People in Derry and Strabane were less likely to state that the PSNI “treat Catholics and Protestants equally in Northern Ireland” than anywhere else in the North, according to the results of a new Department of Justice survey.
They were also least likely to say they believed the PSNI would treat them with respect if they had contact with them while fewer people from the city and district felt that police were doing a “very or fairly good job” than in other areas.
The findings are contained within DoJ’s newly-published ‘Perceptions of Policing and Justice: Findings from the 2017/18 Northern Ireland Crime Survey’ (NICS)’.
The survey looked at both confidence in policing and the criminal justice system as a whole.
It has reported just 71 per cent of respondents from Derry and Strabane believed police treated Catholics and Protestants equally, which was way behind the NI average of 83 per cent, and, in fact, lower than the NI-wide confidence level of 72 per cent recorded in 2003/04.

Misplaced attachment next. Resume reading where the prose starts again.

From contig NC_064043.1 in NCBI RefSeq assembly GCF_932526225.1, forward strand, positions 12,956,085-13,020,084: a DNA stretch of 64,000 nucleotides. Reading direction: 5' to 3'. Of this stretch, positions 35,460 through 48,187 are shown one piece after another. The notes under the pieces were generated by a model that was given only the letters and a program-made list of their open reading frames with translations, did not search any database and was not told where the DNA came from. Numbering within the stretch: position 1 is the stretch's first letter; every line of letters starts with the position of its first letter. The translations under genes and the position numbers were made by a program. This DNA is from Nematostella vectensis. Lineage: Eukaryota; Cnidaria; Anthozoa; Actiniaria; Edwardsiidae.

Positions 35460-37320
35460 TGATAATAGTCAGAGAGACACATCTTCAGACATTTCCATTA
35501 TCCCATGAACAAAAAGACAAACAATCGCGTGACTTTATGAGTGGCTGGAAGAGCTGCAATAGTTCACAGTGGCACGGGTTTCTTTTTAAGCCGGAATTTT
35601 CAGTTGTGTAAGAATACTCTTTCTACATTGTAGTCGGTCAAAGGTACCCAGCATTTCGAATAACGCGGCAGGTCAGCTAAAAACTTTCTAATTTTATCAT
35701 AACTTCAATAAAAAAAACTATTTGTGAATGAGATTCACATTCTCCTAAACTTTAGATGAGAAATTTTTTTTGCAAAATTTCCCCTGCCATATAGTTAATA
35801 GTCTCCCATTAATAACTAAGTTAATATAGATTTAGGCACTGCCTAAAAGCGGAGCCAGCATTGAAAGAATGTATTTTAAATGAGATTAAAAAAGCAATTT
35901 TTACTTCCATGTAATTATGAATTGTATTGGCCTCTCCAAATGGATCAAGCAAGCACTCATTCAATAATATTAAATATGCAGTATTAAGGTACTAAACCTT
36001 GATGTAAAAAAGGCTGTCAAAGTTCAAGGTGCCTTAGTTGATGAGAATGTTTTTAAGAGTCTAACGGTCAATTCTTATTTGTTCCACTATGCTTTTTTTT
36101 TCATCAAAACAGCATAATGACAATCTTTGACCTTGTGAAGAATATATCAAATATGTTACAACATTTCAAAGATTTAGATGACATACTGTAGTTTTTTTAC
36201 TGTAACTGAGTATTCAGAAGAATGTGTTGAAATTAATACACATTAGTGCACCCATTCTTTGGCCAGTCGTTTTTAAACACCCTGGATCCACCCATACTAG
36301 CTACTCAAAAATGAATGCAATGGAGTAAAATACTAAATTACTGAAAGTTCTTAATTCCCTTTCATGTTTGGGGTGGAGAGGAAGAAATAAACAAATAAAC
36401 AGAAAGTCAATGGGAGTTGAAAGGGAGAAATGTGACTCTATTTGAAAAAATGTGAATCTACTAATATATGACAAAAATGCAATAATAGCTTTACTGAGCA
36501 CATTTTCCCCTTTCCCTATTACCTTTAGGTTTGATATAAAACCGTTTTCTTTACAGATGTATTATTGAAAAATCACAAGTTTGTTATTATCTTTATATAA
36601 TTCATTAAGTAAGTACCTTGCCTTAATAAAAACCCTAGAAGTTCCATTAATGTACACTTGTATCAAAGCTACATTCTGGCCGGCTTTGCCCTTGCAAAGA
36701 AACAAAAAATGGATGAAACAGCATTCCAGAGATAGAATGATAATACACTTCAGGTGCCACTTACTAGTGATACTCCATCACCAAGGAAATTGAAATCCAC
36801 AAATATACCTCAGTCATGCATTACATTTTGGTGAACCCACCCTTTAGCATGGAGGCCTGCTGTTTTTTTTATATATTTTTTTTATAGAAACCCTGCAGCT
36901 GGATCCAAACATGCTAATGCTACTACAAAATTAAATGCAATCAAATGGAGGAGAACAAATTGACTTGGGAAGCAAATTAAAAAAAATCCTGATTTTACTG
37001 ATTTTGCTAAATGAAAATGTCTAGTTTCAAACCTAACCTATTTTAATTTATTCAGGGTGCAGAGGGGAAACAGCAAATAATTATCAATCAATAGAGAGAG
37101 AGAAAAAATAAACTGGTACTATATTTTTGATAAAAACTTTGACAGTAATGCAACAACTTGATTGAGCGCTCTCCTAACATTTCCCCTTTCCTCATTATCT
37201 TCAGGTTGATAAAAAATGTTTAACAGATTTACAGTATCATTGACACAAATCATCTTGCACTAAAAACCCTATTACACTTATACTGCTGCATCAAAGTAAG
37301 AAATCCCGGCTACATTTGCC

Equally, just 81 per cent of Derry and Strabane respondents were confident police would treat them with respect if they had contact with them, again the lowest in the North, and below the average of 86 per cent.
Just 70 per cent - again the lowest in the North - felt the police were doing a “very or fairly good job”.
Perceptions of policing and justice were much better on a range of other measures.
For example, 87 per cent of those surveyed in Derry and Strabane said they felt the police provided an ordinary day-to-day service, which was just above the NI mean of 86 per cent. Fifty-three per cent said they believed local police can be relied on to be there when you need them, which was just below the 54 per cent average. Fifty-five per cent said the PSNI can be relied on to deal with minor crimes, which was above the 52 per cent average. And 66 per cent said they believed the PSNI “understand the issues that affect this community,” which was again above the 63 per cent NI-wide mean.